The treatment for Scleroderma Associated Myopathy is still largely unknown because there is not enough information about the disease. The Johns Hopkins Rheumatology Division is working to understand more about this kind of Myopathy. In this video, Dr. Julie Paik, Assistant Professor of Medicine at Johns Hopkins Rheumatology, explains the complicated nature of treating this disease.
Treatment, a healthy lifestyle, and moderate exercise are key to getting back to normal after a diagnosis of Scleroderma Associated Myopathy. In the last episode of this five-part video series, Dr. Julie Paik, Assistant Professor of Medicine at Johns Hopkins Rheumatology, explains how remission is possible in patients with this disease.
Dermatomyositis is a rare autoimmune myopathy disease that targets the muscles and skin. Dermatomyositis causes a characteristic skin rash on the chest, back, or arms that looks like a sunburn. It also causes muscle weakness so severe that it can be hard for some patients to do everyday things such as climbing a flight of stairs, standing up from a chair or bed, and even combing their hair. In this video series, Dr. Eleni Tiniakou, a physician at the Johns Hopkins Myositis Center, explores the symptoms, diagnosis, and treatment options for Dermatomyositis.
A common complication in any of the rheumatic diseases is Reynaud’s disease, and Dermatomyositis is no different. Dermatomyositis presents symptoms in many ways; however, the most common signs are skin, muscle, and lung issues. The skin usually presents a rash (like a sunburn) that doesn’t go away, there is progressive muscle weakness, and lung inflammation that causes extreme shortness of breath. In this video series, Dr. Eleni Tiniakou, a physician at the Johns Hopkins Myositis Center, explains the common symptoms of Dermatomyositis.
The enzymes that indicate Dermatomyositis also indicate liver disease, which is much more common. Most doctors will perform a liver biopsy that shows everything is normal. Then, they will look at the enzymes in the muscle and see that there is a problem. In this video series, Dr. Eleni Tiniakou, a physician at the Johns Hopkins Myositis Center, discusses the process of diagnosing Dermatomyositis.
The goal of treatment in Dermatomyositis is to bring down the immune system so that it stops attacking the healthy tissues in the muscle. There are many side effects of the medication, Prednisone, that is used to treat myositis diseases, so the patient won’t stay on it for long. Scientists and doctors are still looking for alternative medicines that are more effective and less harmful. In this video series, Dr. Eleni Tiniakou, a physician at the Johns Hopkins Myositis Center, explains the treatment options for Dermatomyositis.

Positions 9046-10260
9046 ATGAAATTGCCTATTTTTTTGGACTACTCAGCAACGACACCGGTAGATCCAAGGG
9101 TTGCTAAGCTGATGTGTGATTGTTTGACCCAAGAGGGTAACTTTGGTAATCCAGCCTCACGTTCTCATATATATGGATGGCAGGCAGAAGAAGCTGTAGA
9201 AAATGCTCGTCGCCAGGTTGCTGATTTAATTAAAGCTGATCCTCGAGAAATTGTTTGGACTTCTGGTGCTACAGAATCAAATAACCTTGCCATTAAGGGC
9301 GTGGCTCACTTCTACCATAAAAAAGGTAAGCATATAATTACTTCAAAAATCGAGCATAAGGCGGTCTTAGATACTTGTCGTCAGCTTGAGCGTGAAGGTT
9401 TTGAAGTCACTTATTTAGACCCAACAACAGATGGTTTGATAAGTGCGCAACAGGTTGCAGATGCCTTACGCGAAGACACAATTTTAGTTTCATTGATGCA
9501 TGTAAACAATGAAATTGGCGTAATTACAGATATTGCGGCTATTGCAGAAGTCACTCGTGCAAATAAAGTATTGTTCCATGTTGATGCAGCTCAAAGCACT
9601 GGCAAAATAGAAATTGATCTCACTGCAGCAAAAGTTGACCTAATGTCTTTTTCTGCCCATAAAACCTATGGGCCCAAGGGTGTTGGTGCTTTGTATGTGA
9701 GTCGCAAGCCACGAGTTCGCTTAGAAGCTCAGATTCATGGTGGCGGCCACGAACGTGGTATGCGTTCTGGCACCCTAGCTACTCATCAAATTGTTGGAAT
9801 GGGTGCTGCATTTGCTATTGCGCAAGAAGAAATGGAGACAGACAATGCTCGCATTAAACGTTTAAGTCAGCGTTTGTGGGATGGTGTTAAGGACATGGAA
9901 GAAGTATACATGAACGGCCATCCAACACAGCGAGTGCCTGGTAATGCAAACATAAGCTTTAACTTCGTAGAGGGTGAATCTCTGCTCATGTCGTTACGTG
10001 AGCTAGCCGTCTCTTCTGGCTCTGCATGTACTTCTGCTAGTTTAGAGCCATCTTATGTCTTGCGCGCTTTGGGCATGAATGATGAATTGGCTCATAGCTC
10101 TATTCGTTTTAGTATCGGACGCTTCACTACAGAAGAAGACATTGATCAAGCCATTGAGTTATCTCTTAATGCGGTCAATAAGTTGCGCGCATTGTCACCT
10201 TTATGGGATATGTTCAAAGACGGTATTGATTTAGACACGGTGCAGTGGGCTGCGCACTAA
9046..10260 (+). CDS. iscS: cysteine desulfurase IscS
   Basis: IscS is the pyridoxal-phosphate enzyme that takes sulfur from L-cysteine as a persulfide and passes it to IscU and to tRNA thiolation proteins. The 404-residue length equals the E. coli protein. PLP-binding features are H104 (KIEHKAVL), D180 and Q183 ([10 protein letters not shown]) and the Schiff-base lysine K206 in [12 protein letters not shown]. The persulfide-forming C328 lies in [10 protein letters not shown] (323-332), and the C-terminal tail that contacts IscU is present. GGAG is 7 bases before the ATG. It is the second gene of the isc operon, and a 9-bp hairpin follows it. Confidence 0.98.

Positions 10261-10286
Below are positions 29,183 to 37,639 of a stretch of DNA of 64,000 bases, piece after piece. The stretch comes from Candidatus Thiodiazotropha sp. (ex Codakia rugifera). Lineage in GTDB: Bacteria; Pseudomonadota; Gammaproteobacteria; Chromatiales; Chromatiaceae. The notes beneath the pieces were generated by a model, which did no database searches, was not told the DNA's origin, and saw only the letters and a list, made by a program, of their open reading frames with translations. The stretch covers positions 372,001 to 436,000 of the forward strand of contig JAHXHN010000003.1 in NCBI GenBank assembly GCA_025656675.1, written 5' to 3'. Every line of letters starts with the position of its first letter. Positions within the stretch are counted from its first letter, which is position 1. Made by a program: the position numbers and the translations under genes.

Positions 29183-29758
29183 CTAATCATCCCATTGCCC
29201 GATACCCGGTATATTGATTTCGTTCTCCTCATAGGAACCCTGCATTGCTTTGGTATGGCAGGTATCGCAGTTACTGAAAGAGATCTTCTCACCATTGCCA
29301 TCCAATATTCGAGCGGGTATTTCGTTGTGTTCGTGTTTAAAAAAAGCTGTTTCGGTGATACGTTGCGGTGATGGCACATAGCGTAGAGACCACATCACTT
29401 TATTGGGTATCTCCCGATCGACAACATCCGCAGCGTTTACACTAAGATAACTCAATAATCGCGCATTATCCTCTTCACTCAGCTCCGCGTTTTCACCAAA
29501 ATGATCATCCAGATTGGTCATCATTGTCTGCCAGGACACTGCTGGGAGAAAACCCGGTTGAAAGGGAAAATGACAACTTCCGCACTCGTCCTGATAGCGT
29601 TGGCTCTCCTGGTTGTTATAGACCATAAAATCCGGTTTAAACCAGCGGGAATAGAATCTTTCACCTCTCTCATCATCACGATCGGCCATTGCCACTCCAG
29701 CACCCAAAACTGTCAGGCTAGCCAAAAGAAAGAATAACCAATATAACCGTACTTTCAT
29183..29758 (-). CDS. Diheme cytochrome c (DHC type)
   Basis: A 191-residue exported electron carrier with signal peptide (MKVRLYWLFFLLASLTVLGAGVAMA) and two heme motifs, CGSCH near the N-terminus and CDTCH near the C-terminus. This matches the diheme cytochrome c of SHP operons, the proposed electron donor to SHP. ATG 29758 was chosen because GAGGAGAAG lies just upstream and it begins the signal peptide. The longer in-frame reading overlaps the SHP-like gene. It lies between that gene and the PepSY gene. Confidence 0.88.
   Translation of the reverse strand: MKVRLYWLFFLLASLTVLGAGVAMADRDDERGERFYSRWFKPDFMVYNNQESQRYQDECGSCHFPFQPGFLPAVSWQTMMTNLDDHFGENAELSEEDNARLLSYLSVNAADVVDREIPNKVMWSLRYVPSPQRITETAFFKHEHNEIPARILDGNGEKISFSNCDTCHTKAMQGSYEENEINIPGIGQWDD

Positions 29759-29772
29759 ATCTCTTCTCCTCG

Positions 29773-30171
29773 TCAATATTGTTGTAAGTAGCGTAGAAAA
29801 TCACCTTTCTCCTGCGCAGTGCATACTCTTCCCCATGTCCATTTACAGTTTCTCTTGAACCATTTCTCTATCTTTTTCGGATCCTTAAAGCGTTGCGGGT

Exercising, avoiding the sun, and maintaining a relatively stress-free lifestyle are three ways to stay healthy and avoid flares. In the last episode of this five-part video series, Dr. Eleni Tiniakou, a physician at the Johns Hopkins Myositis Center, explains the steps to living a normal life after a Dermatomyositis diagnosis.
Polymyositis is an autoimmune disease that causes inflammation in the muscles. It’s also commonly paired with other rheumatic diseases such as scleroderma, rheumatoid arthritis, or lupus. In this video, Dr. Lisa Christopher-Stine, the Director of the Myositis Center, explains the basics of polymyositis.
Antisynthetase Syndrome is an autoimmune disease that is a subcategory of Myositis, which means muscle disease. There are many different areas that Antisynthetase Syndrome affects, however, a few common ones are the muscle weakness, difficulty breathing, and joint pain. In this episode, Dr. Christopher Mecoli, a physician in the Johns Hopkins Division of Rheumatology, digs into the complicated nature of Antisynthetase Syndrome.
While the symptoms of Antisynthetase Syndrome vary greatly from patient to patient, the most common symptoms are muscle weakness, joint pain, and lung inflammation. Because of the varying symptoms of this disease, it is advised for patients to have frequent follow ups with their Rheumatologist. In this episode, Dr. Christopher Mecoli, a physician in the Johns Hopkins Division of Rheumatology, explains the signs and symptoms a patient may display with Antisynthetase Syndrome.